It’s 6:30pm and I’m ravenously eating my first meal of the day. Sitting at the bar at the famous Dan Tana’s, I’m squeezed between an awkward Seeking Arrangement-type date, old music industry execs gossiping about the same show we were about to go to, hanging onto what’s left of the dream, and Little E. Remember when celebrity sightings used to be exciting?
Walking into the Troubadour, the bouncer tells me I have to throw my packet of gum away. FUCK! I am so out of practice that I forgot that the Troubadour is one of THOSE venues that do THAT and I forgot to hide it. Pissed off already, I seek refuge in The Loft and make fun of the opener from the peephole window.
Going back and listening to STP albums makes you realize that a) we all erroneously tied them into the grunge movement and b) they’ve aged really well. I’ve seen Weiland in the original STP days, solo stints, Velvet Revolver, and reunited STP over the past couple decades. I’m such a big fan of him as a front man that I’ve stayed away from his biography for fear of ruining it. I know, I’ve heard from people who really know him and his ex-wife that he’s awful. But sometimes I gotta separate the reality and engage in the art.
The Troubadour was the perfect intimate setting for Scott Weiland & The Wildabouts to premier their new songs. I wasn’t even aware that was how the night was gonna unfold, but it became apparent a few songs in that it was one of those kind of shows. It used to be that I would get either the ‘On Good Behavior’ or ‘Trainwreck’ Weiland (I think I saw the next to the last Velvet Revolver show) every other show like clockwork; and when his lithe figure, hollow cheekbones, and dark eyes appeared on the stage, I thought this might be a bad one.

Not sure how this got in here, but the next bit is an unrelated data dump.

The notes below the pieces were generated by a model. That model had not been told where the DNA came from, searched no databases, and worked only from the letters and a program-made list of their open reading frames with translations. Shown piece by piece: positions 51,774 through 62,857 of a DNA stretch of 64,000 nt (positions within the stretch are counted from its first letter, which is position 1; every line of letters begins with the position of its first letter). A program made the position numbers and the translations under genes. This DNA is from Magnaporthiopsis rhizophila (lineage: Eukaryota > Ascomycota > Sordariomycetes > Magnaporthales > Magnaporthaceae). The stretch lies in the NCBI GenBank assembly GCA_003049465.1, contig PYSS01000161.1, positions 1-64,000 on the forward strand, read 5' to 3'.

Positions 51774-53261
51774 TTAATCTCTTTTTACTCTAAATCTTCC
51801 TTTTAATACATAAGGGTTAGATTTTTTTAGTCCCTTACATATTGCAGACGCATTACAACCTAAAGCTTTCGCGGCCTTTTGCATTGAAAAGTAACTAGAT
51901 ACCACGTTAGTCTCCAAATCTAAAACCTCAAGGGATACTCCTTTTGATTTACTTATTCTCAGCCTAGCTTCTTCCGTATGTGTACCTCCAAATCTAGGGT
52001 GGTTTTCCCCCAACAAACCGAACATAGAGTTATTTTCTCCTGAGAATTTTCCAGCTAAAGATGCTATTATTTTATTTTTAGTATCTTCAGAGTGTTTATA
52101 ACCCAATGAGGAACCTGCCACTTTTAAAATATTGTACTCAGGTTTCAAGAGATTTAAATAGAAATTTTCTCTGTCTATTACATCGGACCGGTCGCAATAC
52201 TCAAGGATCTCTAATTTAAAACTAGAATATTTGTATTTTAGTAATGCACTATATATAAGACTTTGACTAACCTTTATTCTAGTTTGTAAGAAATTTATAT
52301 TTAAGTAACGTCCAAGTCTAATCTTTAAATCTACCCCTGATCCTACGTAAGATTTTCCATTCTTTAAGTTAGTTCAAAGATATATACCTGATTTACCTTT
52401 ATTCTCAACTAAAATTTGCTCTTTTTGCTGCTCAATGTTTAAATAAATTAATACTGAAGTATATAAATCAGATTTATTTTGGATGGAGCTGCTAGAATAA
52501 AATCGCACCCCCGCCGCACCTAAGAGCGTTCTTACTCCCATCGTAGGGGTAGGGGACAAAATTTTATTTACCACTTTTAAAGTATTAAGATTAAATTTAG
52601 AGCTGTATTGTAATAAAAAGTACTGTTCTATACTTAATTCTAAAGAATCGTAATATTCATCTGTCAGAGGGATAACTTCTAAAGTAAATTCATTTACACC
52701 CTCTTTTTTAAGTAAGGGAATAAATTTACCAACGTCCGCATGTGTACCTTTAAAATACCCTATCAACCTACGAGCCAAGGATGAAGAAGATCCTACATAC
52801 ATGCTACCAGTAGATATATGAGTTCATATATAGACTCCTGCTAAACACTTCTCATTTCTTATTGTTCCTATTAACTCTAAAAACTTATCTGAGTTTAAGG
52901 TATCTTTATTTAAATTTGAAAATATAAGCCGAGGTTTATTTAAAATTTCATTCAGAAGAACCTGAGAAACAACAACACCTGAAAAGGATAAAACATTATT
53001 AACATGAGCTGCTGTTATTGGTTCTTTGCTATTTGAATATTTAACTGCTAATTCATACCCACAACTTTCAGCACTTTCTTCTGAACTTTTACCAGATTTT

However, Weiland was more poised and focused than I’d ever seen him. He also talked more than I’d ever heard him talk. He seemed genuinely excited about his latest work, and to share it with the crowd… even seeming impressed that the show had sold out. He sported a trendy fade haircut with long hair on top; a continuing nod to his Bowie-ness, and his trademark Ray Bans. It was like seeing an old friend in a new light.
We probably heard every song on the new record. There were some that I liked, one that I really liked (I think it was “Bleed Out”), and a couple that I hated. One of those was probably only due to the fact that I did not like the guitarist’s playing at all (“White Lightning”), the other was because it cemented the fact that all of my old heroes feel compelled to have some Mumford & Avett-style neo-folk song in their repertoire (“Circles”).
And, of course, there had to be some STP songs: 2 of ’em. “Vasoline” and a reimagined “Dead & Bloated”, which was sped up and rendered somewhat unenjoyable. The megaphone sat in plain site taunting us of that one all night. Perhaps my favorite part of the night was the 2 covers: T Rex’s “20th Century Boy” and Bowie’s “The Jean Genie”.
True artists grow and change, create hits & misses, make mistakes, take chances. The Weiland on stage that night at The Troubadour may have not been my favorite, but I still loved it.